The judgment of the House of Lords in the case of Beak (Inspector of Taxes) v. Robson  11 ITR (Suppl.) 23 is also relied upon in this connection. In that case, it was held that the payment made to the Director for not competing after termination of service had come into effect only when the service was concluded and hence, the said payment could not constitute the revenue income of that assessee.
The ld. counsel for the assessee also relied on a judgment of the Supreme Court in the case of CIT v. Best & Co. (P.) Ltd  60 ITR 11 at page 12, In that particular case also, the assessee-company carrying on business in innumerable lines, had acquired, in the course of its business, selling agencies from manufacturers both in and outside India. In respect of termination of one of such agencies, compensation was paid to that assessee during the three successive years after the said termination. As a condition of paying the compensation, that assessee undertook for a period of five years to refrain from selling or accepting any agency for goods covered by the earlier agency agreement. It was held by the Supreme Court that the compensation agreed to be paid was not only in lieu of the loss of the agency but also for the assessee accepting restrictive covenant for a specific period, which was an independent obligation coming into operation only when the agency was terminated and hence, that part of the compensation which was attributable to the restrictive covenant was a capital receipt and hence, not taxable.
In this connection, the ld. counsel for the assessee has also referred to discussions made by the Calcutta High Court in the case of Gillanders Arbuthnot & Co. Ltd. v. CIT  46 ITR 847 at page 857.
The Calcutta High Court expressed its clear view on the issue under consideration in the following language : "There is no dispute in this case and in view of the authorities there is little room for it that if compensation is paid to an agent on consideration of an undertaking not to engage in any rival business the same would be treated as a capital receipt not liable to income-tax." The judgment of the Madras High Court in the case of CIT v. Saraswathi Publicities  132 ITR 207 has also been tried to be relied upon by the ld. counsel for the assessee. In that case also, it was held that compensation for agreeing to refrain from carrying on competitive business constituted capital receipt not liable to income-tax.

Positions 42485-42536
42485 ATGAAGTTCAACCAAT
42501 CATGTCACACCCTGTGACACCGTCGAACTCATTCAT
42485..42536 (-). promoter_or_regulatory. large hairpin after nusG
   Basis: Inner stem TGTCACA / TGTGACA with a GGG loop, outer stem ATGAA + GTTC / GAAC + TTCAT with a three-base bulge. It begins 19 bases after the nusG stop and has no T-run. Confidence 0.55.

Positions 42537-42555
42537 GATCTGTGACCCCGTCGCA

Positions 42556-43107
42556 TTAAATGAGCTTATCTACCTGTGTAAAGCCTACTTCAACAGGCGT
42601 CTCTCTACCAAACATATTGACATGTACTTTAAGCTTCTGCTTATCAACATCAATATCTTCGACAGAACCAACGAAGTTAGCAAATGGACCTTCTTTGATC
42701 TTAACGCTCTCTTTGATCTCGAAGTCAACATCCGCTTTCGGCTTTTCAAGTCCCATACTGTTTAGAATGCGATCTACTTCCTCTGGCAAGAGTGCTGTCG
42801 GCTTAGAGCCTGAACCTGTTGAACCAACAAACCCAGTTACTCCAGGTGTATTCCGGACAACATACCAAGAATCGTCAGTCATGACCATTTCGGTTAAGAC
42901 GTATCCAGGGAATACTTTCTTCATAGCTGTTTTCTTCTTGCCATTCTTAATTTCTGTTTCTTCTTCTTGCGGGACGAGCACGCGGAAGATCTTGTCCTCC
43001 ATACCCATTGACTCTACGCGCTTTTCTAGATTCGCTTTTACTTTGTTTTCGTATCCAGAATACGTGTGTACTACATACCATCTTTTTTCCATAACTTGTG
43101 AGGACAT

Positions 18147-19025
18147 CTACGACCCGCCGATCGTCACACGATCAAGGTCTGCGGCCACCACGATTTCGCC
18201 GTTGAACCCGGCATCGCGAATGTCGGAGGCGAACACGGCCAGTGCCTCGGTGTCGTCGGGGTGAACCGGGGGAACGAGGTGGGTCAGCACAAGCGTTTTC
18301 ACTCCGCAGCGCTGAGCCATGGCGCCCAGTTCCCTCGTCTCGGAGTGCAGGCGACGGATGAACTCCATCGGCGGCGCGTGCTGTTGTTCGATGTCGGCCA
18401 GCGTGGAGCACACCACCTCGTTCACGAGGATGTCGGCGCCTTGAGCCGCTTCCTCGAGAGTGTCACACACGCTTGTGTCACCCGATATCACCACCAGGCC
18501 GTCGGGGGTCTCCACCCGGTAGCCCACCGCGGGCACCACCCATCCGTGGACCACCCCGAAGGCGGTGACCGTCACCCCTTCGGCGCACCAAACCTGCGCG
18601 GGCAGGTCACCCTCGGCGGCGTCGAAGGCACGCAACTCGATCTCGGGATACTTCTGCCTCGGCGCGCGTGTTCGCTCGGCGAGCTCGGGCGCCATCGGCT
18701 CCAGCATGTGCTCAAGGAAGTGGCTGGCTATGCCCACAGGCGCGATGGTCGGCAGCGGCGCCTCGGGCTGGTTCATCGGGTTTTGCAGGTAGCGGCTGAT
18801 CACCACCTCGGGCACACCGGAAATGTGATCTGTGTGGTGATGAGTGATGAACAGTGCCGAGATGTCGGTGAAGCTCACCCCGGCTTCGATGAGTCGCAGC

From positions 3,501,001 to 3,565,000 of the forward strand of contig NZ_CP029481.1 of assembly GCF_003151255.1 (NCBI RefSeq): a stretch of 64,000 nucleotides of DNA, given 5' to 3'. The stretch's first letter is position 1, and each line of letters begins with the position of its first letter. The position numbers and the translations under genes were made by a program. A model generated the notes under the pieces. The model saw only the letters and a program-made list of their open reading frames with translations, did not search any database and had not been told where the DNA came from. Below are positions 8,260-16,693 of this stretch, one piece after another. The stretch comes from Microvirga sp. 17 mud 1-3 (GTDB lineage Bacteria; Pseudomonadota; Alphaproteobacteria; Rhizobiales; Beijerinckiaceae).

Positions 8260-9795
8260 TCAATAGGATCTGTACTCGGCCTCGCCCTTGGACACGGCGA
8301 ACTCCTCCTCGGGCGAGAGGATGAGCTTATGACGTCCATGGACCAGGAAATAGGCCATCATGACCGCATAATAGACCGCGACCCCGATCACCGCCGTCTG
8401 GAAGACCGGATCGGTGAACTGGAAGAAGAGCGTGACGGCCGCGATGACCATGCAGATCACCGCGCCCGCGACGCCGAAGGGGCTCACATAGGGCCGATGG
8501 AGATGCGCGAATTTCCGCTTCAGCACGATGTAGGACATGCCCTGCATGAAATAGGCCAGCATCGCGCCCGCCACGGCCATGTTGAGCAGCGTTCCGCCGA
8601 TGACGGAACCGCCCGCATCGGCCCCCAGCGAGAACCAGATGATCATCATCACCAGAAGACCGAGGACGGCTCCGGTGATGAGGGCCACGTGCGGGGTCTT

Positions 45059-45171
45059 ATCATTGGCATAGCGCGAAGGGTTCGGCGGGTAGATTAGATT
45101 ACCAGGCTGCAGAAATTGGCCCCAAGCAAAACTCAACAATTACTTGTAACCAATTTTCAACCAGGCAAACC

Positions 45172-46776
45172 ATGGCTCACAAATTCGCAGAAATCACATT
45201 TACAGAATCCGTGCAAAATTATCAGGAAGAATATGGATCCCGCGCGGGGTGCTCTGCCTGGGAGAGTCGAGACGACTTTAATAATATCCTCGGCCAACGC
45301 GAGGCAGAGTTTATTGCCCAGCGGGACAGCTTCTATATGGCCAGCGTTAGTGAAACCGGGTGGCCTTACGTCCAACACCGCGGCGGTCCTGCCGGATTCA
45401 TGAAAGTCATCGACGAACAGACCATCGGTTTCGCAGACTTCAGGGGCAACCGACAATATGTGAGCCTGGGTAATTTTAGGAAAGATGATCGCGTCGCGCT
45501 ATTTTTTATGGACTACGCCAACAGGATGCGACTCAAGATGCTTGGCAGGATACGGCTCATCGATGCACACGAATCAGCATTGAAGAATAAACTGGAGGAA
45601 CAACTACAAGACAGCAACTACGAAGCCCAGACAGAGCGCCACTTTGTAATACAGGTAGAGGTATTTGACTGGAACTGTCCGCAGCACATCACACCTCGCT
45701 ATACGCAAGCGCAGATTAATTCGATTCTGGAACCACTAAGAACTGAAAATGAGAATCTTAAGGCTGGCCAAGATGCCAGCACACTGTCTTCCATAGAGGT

The Supreme Court's decision in the case of CIT v. Bombay Burmah Trading Corpn.  161 ITR 386 at page 401 has also been relied upon in this case. In that particular case, that assessee was prevented from carrying on business of logging and felling trees upon the nationalisation of the forest resources and the consequential acquisition of the residuary rights and assets pertaining to the forest leases belonging to that assessee. It was held that compensation paid to that assessee for residuary rights under the leases in the shape of logs - timber receipt was capital in nature. However, the facts of this case do not seen to have much relevance to those of the present case before us, inasmuch as, in this particular case, the compensation did not relate to any restrictive covenant.
Further reliance has also been placed on the judgment of the House of Lords in the case of Higgs (H.M.) Inspector of Taxes v. Olivier  33 Tax Cases 136. In that particular case, it was held that the payment relating to the restrictive covenant on the activity of the assessee was to be treated as capital receipt.
Finally, the ld. counsel for the assessee has also placed strong reliance on a recent judgment dated 31 -3-2000 in ITA No. 2875/Cal. of 1992 in the case of A.S. Wardekar as decided by I.T.A.T. 'C' Bench, Calcutta. It has been pointed out that in the said case also, almost in similar circumstances, the Tribunal has held that payment pertaining to a restrictive covenant of not engaging himself (the assessee) directly or indirectly for a period of five years from the date of the agreement not only constituted capital receipt in the hands of the assessee but also could not be assessed to tax even as casual and non-recurring receipt.